For each of the following terms/areas: what are the dominant problems of each, and what are the ideal and realistic solutions for each?
1.) Cost Containment
2.) Increased Access
3.) Better Management
4.) Greater Accountability
1.) Cost containment
The concern for cost containment in health care is growing as exponentially as the cost of health care in the United States. According to the World Health Organization, The United States spends about 16% of its GDP on healthcare alone [http://www.who.int/whosis/whostat/EN_WHS09_Full.pdf]. Based on the pattern of growth of healthcare expenditure since the 1970, economists and statisticians predict that the US will spend almost 20% of its GDP on healthcare by 2017 if we do not implement a method to contain costs [Howard L. Smith, Myron D. Fottler and Borje O. Saxberg. Cost Containment in Healthcare. The Academy of Management Review Vol. 6, No. 3 (Jul., 1981), pp. 397-407]. Further, without intervention, the rapid rise of healthcare costs have the potential to bankrupt the country.
While soaring healthcare costs are an issue in and of itself, there are certain political and economic mechanisms (and, of course, with the addition of time) that can alleviate the issue. For example, any economy seated in the uncertainty of a capitalist society is subject to market fluctuation and therefore inflation and deflation of costs. Thus, as the economy ascends from recession, the cost of healthcare will decrease. Also, unrest among the uninsured and underinsured have and will continue to force change in health care policy, which will be geared towards lowering the cost of healthcare. Cost saving legislation would be in the best interest of citizens as well as the government; government subsidized programs (Medicaid and Medicare) absorb an enormous amount of the cost of emergency services to the uninsured and underinsured. With the wheels of government and economic fluctuation in place and, slowly but surely, turning, there still remains a dominant problem. While tiny incremental changes take place, employers are rapidly losing incentive to provide quality managed care plans to employees. Rising healthcare costs increase the desirability of insurance plans. Rather than negotiate contracts in favor of the employees, it is becoming easier and more cost effective for employers to obtain cut rate managed care packages. Insurance providers know that the market for their product is high, and they can get away with managed care packages that favor profitability rather than quality for the beneficiary.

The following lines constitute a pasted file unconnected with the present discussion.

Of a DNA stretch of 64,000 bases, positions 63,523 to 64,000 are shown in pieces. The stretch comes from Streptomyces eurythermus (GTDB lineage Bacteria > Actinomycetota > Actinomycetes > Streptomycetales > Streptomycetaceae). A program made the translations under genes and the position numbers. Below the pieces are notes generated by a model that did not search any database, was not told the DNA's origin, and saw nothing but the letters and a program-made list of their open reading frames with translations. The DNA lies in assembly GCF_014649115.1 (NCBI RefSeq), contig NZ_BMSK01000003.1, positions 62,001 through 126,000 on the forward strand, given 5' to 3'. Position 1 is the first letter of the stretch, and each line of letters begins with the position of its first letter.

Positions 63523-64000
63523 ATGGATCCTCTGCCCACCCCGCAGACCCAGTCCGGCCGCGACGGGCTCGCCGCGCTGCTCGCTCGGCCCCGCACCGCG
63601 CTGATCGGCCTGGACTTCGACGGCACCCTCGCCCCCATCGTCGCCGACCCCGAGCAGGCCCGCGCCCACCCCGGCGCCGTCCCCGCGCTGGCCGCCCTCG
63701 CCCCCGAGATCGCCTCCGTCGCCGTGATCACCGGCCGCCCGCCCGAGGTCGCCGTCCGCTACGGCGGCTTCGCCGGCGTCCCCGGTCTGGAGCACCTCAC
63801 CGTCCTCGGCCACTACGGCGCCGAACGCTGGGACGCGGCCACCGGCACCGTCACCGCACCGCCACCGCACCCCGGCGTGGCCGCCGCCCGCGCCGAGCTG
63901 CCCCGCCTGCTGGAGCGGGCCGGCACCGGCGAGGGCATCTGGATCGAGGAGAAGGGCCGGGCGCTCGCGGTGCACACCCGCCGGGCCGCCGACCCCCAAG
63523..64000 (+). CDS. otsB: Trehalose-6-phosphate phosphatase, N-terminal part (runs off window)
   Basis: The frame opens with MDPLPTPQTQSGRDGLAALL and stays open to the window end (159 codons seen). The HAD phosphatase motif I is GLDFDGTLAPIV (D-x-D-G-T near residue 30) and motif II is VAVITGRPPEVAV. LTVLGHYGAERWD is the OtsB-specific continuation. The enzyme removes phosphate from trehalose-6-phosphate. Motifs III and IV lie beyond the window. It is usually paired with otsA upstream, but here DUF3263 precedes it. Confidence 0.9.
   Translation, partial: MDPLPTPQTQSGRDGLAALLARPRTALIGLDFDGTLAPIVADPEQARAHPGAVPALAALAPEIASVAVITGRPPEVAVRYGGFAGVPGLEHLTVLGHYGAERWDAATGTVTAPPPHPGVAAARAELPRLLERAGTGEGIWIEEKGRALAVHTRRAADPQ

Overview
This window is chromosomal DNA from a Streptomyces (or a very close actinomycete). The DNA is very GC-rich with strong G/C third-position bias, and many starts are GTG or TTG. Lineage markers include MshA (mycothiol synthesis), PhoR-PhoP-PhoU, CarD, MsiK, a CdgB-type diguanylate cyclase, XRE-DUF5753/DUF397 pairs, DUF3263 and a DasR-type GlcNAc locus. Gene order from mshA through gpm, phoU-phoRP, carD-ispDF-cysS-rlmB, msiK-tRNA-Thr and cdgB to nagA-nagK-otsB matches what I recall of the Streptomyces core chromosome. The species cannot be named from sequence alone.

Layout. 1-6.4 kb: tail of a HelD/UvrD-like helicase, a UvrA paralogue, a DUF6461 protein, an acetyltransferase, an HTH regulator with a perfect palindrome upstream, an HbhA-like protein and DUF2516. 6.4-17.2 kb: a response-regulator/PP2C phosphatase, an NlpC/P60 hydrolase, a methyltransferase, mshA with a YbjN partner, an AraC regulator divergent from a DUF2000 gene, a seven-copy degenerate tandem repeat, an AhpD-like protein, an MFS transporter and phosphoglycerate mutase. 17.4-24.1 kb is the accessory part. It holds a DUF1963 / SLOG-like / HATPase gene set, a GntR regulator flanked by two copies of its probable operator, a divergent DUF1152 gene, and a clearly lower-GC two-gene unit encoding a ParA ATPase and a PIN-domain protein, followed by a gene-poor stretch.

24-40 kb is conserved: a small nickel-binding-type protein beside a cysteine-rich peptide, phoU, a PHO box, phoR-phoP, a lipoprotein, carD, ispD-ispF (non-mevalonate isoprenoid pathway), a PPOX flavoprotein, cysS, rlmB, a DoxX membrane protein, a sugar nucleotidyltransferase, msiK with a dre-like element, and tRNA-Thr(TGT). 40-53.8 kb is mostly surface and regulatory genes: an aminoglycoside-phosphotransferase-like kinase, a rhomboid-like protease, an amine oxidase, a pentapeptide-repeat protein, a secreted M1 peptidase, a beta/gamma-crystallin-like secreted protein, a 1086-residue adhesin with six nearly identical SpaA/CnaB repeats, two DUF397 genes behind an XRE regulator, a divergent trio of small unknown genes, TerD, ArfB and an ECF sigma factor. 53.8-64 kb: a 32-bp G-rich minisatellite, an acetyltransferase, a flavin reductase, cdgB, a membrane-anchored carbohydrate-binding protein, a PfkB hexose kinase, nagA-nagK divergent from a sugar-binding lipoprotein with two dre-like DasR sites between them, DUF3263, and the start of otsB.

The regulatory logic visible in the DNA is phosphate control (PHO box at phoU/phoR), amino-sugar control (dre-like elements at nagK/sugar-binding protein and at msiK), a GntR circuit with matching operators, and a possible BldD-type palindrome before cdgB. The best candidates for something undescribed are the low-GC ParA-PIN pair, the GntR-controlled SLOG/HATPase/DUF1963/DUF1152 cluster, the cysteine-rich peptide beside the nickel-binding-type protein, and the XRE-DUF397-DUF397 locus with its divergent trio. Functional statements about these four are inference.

Ideally, employers would become a vector for health and wellness. Businesses could allocate funds and resources toward individual health management and target efforts to encourage lifestyle changes. Some examples of employer encouraged health and wellness initiatives are:
? Disease management (for at-risk employees or employees undergoing initial treatment)
? Financial incentives for behavior/lifestyle modification
? Employee education on healthcare matters
? Greater cost awareness by making provider costs more "visible" to participants (e.g., providing incentives to employees who discover inaccurate billing)
This plan, unfortunately, would create a dichotomy of well and unwell corporations. For e.g., Google might have the funding to provide their employees with a phenomenal health and wellness program, while a small bakery might not. What is needed and what would be more realistic is a solution implemented at the federal level in order to ensure equity. Such a solution would consist of healthcare cost sharing between individuals and the federal government. Though it seems like this might increase government spending, it will not. With the burden of cost on the individual, s/he recognizes the risk of poor health. This will give citizens the incentive to take advantage of preventative care measures and it will cause them to value health care services rather than absent mindedly overuse them.
2.) Increased Access
A brief glance at the history of health in America reveals a steady increase in life expectancy, a ...
The dominant issues in healthcare are determined.